This April, I was thrilled to be invited to participate in the Season For Flavor Club pilot project. The Prince William Sound marketing team and fishermen have teamed up to spread the word about all the salmon available in different seasons. Would I be wiling to let them send free samples of each wild Alaska salmon species harvested in their seasons? Hell yes. After my visit to Cordova a few years ago, I became such a fan of the Alaskan fisheries management practices, especially with respect to salmon, that I am eager for the salmon run each year.
Alaska's wild fisheries are one example of a system that honors seasonality. We here in the lower 48 tend to be fuzzy on the topic of seasonality with respect to fish. Sure, we know that asparagus come up in Spring, Tomatoes are in Summer and Apples are in Fall. But we're unaccustomed, most of us, to thinking of seasons and fish. For more on this topic and some links to great sources please read my latest post on Suite101, Seasonal Striper with Fines Herbes.
First of the Season - King Salmon
I've loved all the Alaskan salmon I've had and couldn't wait to enjoy my first shipment. Each Spring I think about Salmon and also feel connected to the fishermen and wonder how they might be faring each Spring. I begin scouring the news about the salmon run and scanning the fishmongers' counters. Are the Salmon running strong? Will we see it here? I think of the people in Alaska whose lives are inextricably linked to the health of the fisheries, and I hope for all of them, the salmon and the fishermen, that we'll have a strong season.
This program naturally began with the first of the season, the King or Chinook. This large, prized salmon are the first to run. These are the largest of the species and have high levels of fat stored for their arduous journey home to spawn. The Chinook also have some of the highest levels of Omega-3s of any fish.
I grilled some, cured some using Vieux Carré Absinthe and a homemade spice blend. For grilling, I used a delicious spice rub included in an Alaska Seafood Marketing brochure.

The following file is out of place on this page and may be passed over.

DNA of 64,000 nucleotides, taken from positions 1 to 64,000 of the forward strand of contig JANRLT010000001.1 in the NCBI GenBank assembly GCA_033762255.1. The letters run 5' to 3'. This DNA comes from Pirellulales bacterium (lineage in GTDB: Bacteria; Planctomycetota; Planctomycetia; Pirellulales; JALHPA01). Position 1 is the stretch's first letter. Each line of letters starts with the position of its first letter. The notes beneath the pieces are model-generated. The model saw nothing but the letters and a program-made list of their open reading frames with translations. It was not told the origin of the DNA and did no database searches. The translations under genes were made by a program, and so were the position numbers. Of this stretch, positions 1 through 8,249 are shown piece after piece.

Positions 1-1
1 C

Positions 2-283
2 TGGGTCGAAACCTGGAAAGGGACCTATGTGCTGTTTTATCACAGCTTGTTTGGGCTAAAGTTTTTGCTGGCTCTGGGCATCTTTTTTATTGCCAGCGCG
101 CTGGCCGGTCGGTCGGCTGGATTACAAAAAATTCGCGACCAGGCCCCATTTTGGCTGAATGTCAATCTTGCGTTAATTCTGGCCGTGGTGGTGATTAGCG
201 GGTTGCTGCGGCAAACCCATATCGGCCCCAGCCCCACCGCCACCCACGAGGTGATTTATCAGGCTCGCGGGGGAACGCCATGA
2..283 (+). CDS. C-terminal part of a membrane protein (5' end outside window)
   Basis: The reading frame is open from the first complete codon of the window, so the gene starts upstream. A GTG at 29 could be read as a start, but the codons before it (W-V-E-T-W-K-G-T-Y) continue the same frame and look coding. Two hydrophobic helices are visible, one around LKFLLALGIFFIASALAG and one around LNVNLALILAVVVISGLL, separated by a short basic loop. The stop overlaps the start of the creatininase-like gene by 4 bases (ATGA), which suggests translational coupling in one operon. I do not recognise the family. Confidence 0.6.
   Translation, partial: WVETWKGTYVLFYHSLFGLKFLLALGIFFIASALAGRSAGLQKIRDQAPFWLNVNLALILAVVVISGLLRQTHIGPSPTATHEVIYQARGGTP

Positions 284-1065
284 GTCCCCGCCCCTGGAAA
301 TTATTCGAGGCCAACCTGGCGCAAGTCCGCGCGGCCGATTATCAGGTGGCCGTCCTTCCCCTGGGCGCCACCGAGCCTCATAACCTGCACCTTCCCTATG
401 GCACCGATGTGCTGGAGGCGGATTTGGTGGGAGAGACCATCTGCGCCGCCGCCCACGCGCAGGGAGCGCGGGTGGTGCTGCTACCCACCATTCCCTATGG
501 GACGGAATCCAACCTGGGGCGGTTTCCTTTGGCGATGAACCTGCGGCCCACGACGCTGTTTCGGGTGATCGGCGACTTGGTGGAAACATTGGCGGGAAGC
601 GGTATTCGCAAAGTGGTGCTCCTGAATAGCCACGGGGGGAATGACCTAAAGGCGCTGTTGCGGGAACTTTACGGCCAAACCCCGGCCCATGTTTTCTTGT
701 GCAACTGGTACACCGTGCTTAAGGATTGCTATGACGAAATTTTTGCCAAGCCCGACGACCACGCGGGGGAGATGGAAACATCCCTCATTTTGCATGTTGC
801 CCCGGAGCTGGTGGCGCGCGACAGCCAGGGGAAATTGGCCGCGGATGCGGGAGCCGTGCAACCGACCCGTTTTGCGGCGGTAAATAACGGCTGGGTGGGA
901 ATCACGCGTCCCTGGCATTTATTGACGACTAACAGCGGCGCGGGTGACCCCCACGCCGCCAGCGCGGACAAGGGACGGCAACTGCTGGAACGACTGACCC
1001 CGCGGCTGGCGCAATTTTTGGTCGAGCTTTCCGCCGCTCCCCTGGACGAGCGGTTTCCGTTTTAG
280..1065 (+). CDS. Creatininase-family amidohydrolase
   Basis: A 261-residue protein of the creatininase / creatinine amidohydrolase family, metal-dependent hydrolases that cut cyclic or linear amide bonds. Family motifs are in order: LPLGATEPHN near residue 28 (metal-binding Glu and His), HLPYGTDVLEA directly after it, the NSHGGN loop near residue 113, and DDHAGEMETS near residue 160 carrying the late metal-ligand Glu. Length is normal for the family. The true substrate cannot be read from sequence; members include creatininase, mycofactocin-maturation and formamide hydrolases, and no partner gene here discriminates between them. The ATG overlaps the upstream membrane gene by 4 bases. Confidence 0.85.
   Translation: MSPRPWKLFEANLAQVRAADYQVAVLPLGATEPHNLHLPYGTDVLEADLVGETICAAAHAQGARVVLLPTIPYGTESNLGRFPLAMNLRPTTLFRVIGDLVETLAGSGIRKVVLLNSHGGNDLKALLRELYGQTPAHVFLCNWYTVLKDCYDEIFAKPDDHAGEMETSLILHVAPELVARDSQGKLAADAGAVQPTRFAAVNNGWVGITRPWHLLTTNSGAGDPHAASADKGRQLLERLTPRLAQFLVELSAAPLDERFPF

Salmon on the grill (another example of hunger taking priority over composing a perfect shot.)
Check out this post in my BBQ Bonanaza series for more info on grilling the salmon and a great cookbook to guide you in all your grilling.
To the left (above) is the Himalayan Pink Salt block I received in Portland at my IACP dinner with the SELmelier. We had some scallions, which I decided to grill on the salt block. The salmon I'd spiced rubbed and set on lightly oiled cedar papers set right on the grill. (Soaked the papers first in water.) This created a light cedar smoky flavor, scenting the salmon. This and the rub complemented the rich fat of the salmon perfectly.
Here is some of the lox I cured with a touch of absinthe.
Copper River Sockeye
Copper River Sockeye was the second to arrive.
Look at that deep red color! And the skin toasts up nicely for a Japanese-style treat.
Prince William Sound Sockeye roasted with herb butter added at the final minutes of roasting.
How about roasted Sockeye with a sweet corn risotto?
This risotto was fantastic. I used terrific rice from Panzano's - a small multi-generation family rice farm in Spain produces it. Had some corn stock
from stripping corn down for another recipe. Here, I'm folding in pea tendrils from the farmer's market into the sweet corn risotto. This would be a terrific main course meal in itself. We served it with the second of our Salmon.
Corn, corn and more corn!
I found that the sweet corn is a nice foil to rich salmon. Writing this post for Suite101 on how to shop the farmers' markets and save, I was reminded of so many good ways to enjoy corn - it's more than one post can contain. Here are more ideas in this post, Better than Sex Grilled Corn.